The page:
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BeiGene wins expanded approval for leukemia drug, intensifying battle with AbbVie, AstraZeneca

The Food and Drug Administration has approved BeiGene’s targeted cancer drug Brukinsa for use in a type of leukemia, the company said Thursday. The decision expands the treatment’s market and puts it in a battle with AbbVie and Johnson & Johnson’s Imbruvica and AstraZeneca’s Calquence in the most common form of the disease.

BeiGene hopes data from a clinical trial testing Brukinsa head to head against Imbruvica will give it an edge in chronic lymphocytic leukemia, a condition in which Brukinsa outperformed the AbbVie and J&J drug in delaying disease progression or death in the ALPINE trial.

The newly approved labeling for Brukinsa only lists the drugs’ relative response rates in that study, however, as the progression-free survival data only became available late last year.

“We believe Brukinsa is well-positioned to become the [drug] of choice across multiple indications,” Mehrdad Mobasher, BeiGene’s hematology chief medical officer, said in a statement.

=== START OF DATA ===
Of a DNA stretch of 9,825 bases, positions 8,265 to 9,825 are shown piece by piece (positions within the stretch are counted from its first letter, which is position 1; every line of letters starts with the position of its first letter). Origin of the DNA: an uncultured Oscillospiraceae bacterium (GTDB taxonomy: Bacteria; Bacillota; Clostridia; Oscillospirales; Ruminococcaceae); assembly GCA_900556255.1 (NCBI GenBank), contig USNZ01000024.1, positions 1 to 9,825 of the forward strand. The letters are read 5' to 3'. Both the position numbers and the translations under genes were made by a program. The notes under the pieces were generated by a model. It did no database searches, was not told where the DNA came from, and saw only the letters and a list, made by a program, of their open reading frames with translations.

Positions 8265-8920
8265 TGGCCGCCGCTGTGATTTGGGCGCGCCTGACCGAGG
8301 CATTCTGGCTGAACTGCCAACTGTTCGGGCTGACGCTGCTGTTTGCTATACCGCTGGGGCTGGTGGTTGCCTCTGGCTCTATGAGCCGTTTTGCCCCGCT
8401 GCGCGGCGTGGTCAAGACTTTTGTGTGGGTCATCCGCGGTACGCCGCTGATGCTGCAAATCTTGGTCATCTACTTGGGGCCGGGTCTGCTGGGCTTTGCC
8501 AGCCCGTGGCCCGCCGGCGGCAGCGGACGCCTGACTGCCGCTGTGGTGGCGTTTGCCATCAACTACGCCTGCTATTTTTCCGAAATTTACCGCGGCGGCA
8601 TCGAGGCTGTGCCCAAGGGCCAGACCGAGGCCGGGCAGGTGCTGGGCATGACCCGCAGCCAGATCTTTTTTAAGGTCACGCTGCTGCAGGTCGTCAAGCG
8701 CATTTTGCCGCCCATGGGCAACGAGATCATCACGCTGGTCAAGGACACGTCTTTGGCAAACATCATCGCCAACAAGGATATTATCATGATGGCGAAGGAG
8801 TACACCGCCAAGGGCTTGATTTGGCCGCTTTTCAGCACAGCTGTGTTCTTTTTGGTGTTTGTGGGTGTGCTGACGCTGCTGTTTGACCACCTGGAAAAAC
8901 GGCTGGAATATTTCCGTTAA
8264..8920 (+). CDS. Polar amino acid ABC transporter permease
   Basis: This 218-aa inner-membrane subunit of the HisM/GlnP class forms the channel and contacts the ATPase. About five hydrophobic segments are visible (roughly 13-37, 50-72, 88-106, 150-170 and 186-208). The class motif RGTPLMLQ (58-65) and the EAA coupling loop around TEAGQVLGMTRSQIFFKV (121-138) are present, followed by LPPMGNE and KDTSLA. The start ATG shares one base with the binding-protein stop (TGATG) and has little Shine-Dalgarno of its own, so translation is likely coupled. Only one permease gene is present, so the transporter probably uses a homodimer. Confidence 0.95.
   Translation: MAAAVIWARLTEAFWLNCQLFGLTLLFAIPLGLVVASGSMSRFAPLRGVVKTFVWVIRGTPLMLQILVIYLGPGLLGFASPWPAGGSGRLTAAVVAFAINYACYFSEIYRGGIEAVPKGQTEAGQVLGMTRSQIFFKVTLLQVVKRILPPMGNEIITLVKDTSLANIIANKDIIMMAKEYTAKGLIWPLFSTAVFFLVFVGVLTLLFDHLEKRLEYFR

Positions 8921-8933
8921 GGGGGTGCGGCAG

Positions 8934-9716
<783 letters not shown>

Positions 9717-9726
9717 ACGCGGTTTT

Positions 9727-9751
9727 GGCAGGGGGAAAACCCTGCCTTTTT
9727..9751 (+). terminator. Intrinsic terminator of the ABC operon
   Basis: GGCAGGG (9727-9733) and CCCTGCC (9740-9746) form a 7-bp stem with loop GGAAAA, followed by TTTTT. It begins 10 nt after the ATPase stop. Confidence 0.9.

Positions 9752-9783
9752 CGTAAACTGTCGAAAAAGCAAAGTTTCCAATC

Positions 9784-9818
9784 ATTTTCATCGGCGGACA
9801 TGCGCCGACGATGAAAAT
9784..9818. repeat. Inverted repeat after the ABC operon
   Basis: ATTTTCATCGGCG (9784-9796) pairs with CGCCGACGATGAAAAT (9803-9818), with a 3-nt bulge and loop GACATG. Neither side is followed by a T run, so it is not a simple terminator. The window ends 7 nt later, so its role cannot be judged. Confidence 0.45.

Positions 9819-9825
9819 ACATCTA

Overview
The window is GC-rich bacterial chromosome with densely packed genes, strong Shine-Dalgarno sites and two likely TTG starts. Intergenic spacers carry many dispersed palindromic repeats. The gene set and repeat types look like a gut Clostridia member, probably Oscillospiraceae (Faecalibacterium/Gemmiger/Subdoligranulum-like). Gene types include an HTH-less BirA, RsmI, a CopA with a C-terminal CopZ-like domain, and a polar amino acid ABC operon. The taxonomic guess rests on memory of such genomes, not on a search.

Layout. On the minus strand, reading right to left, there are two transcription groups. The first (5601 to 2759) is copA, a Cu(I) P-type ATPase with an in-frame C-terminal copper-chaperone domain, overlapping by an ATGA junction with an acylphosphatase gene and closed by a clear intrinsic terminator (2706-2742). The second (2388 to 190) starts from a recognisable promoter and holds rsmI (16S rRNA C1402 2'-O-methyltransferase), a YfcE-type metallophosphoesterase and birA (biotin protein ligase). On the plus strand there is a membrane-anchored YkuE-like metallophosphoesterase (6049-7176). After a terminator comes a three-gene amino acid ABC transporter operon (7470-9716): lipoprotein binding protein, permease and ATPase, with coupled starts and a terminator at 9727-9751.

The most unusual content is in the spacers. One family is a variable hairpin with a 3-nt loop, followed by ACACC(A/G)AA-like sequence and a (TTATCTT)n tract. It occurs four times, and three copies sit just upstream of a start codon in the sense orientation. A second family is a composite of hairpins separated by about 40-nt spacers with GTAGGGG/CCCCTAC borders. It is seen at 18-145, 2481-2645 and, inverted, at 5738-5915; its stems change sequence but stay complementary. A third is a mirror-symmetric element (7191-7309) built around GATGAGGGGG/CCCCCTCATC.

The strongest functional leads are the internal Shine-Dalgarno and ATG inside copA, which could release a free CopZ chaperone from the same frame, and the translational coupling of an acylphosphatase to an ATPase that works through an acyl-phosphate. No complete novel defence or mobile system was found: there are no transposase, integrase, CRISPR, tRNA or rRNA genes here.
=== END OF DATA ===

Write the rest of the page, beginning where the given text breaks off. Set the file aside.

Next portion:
Brukinsa is entering a hard-fought commercial battle. Calquence has begun to eclipse Imbruvica, the first so-called Bruton’s tyrosine kinase inhibitor to be launched. Sales through Sept. 30, 2022 for Calquence were $1.5 billion to Imbruvica’s $3.4 billion.

AbbVie executives acknowledged that rival drugs had taken market share in mid-2022, and at the J.P. Morgan healthcare conference earlier this month CEO Richard Gonzalez told investors the company “has significantly lowered our sales expectations.”

Calquence’s main edge has been a better side effect profile. When compared to Imbruvica, it is similarly effective in delaying disease progression and has fewer instances of irregular heartbeat, a side effect that puts Imbruvica patients at elevated risk of stroke or heart failure.

In the ALPINE trial, 14 patients taking Imbruvica quit taking it because of cardiac disorders, compared with one taking Brukinsa. Six trial participants died from cardiac events, all of whom had taken Imbruvica, and three of them died within four months of starting treatment.

Brukinsa first won approval in 2019 in a rare condition called mantle cell lymphoma, which is often targeted first by drugmakers aiming to get approval in blood cancers. It later secured expanded use in another rare cancer called Waldenström’s macroglobulinemia, but later failed to prove superiority to Imbruvica in that condition. It’s also cleared for a third condition called marginal zone lymphoma in patients who had advanced on prior therapies.

Based on sales in those three indications, Brukinsa had sales of $389 million through the first nine months of 2022.